What you need to know:
Why Muscles Become Tight
- Many healthcare providers and trainers poorly understand why someone ‘feels tight’.
- Dealing with muscle tightness is not as simple as just stretching.
The human body is designed to move and movement requires varying amounts of stability and motion. When movement occurs, patterns of stability and motion can occur in efficient or inefficient ways. As structures accommodate movement, the load placed on everything from joints to muscles and tendons to nerves changes and these changes can produce symptoms. In the process of wanting to avoid symptoms, the body will often develop compensation patterns. A common result of this compensation process is the feeling of being 'tight' or 'tension'. This tension serves a protective role, thus it is referred to as protective tension.
The development of protective tension and the reason behind its presentation is one of the least understood mechanisms in musculoskeletal care. The body is smart enough to constantly monitor loads and prevent excessive load of any given structure to ultimately help prevent injury. If you are feeling 'tight', there is a reason and your body is sending you a signal. However, many people will ignore this signal until more pressing issues develop, such as pain. So how does one handle a muscle that ‘feels tight’? Unfortunately, the solution is not as simple as just stretching. Stretching often provides temporary relief because of underlying joint dysfunction, stability and/or mobility deficits, or muscular weaknesses that need addressed.
Thinking Beyond Stretching
To illustrate this concept, let’s look at the classic example of someone with ‘tight hamstrings’. The common solution many people hear from coaches, trainers, medical professionals, and the all-knowing local gym guru is, “You should stretch your hamstrings more.” So the well-intentioned individual chooses to stretch their hamstrings more often because they feel they have received good advice from someone they perceive as knowledgeable.
However, the majority of people will eventually find themselves in a cycle of temporary relief from stretching. They stretch, feel better, then some time later they feel tight again. So they stretch more and more, but fail to have any sustainable results all because they received very poor advice from the start. Be critical of your information source. Just because someone owns a Mac doesn’t mean they are qualified to be a programmer for Apple. Get the point?
Discovering the reason behind your tight hamstrings (or any tight muscle) is a complex process. Here are just few common reasons why hamstrings develop protective tension:
#1 - Poor Posture due to Weakness of the Abdominal and Glute Musculature
The anterior pelvic tilt is a common posture seen today. As the pelvis rotates forward due to stability and muscular control issues, this places stress on the hamstrings since they attach directly to the pelvis. Not only is this a static posture consideration, but also applies to dynamic posture or essentially the posture one assumes while moving. Movement will place greater stress on the anterior and posterior abdominal slings. These slings serve as a link between your shoulders, spine, and hips. Weakness in their ability to control pelvic and spinal movements, such as rotation and extension, can create overactive or tight hamstrings. In this case, the hamstrings will continue to feel tight until the underlying issue of correcting posture and pelvic/spinal stability are improved.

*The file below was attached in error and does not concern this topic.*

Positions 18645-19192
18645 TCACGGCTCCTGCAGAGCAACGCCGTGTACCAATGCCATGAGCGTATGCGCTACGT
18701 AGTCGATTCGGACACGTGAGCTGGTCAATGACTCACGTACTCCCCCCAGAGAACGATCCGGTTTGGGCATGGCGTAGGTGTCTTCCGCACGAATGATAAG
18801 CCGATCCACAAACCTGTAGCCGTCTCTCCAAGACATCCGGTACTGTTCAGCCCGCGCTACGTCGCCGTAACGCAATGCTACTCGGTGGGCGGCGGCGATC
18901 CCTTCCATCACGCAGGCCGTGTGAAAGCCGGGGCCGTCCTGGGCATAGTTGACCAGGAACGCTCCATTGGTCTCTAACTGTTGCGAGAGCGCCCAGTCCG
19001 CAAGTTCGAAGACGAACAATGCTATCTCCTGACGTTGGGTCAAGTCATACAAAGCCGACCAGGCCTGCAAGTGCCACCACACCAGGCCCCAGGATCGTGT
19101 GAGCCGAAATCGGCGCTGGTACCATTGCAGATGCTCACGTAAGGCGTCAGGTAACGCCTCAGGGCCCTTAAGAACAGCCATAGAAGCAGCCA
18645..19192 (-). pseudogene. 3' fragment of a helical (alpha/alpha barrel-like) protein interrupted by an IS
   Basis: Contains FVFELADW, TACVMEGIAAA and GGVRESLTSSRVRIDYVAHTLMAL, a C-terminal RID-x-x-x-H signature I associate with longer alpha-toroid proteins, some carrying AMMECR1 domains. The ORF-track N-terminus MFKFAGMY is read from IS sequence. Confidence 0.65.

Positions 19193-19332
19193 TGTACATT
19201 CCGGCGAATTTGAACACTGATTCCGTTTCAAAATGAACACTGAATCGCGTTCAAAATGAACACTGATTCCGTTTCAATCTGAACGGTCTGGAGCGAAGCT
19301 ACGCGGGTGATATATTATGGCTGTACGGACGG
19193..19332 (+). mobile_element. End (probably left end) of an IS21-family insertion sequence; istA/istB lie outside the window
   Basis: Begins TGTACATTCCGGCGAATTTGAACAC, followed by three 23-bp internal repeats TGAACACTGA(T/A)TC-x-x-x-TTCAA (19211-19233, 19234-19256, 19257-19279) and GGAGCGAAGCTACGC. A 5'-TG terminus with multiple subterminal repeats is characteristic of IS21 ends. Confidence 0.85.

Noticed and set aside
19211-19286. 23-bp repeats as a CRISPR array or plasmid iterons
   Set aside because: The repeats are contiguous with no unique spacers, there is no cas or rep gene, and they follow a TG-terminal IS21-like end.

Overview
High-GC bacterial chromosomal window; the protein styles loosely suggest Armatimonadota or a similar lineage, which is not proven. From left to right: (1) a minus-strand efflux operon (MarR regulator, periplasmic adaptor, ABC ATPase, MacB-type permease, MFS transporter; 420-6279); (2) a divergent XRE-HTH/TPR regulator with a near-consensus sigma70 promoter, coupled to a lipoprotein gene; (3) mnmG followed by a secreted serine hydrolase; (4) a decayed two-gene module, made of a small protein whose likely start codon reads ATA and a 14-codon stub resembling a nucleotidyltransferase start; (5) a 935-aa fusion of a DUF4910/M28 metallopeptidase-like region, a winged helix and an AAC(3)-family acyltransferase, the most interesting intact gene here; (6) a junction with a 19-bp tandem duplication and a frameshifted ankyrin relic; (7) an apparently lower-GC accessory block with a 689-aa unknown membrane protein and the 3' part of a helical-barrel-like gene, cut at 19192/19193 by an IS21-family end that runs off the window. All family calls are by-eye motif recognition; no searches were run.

#2 - Adverse Dynamic Tension of the Sciatic Nerve
Peripheral nerves, such as the sciatic, have their own unique biomechanics to allow for movement of the arms or legs. Nerves are surrounded and encased by muscle/connective tissue, so they need to be able to ‘slide’ through tissue during movement. If they can’t slide, tension develops because nerve tissue is highly sensitive and can be injured very easily if too much stress is applied to it. Hamstring tightness can be attributed to the sciatic nerve or its branches, the tibial and common peroneal nerves, being entrapped within the hamstrings and/or calves. The detection of neural tension requires specialized training. Those that are qualified utilize specific soft tissue work and neural mobilizations tailored to treat neural tension.
#3 - Accumulation of Adhesive Tissue within the Hamstrings
This is common in athletes and runners because of repetitive use. Adhesive tissue can develop within musculature in response to overuse, thus affecting how a muscle contracts and lengthens. Typically a muscle that does not lengthen appropriately will create the feeling of tightness. Again, specific soft tissue work is tailored to treat adhesive tissue and allow for proper hamstring function.
#4 - Joint Dysfunction of the Pelvis or SI Joints.
Abnormal joint mechanics will alter muscle function. If joint centration or how the joint moves is altered, this will alter length-tension relationships of muscles surrounding the joint. This affects muscle function and will potentially place tension on the hamstrings. These are best addressed by joint mobilizations or adjustments/manipulations. Licensed chiropractic professionals are well trained in identifying abnormal joint mechanics and the impact it has on the body and nervous system.
Protective tension in a muscle develops for various reasons and must be examined accordingly. At GP, our assessments are used to identify protective tension and why it is present. This provides us with the information needed to design the most appropriate course of treatment and client education.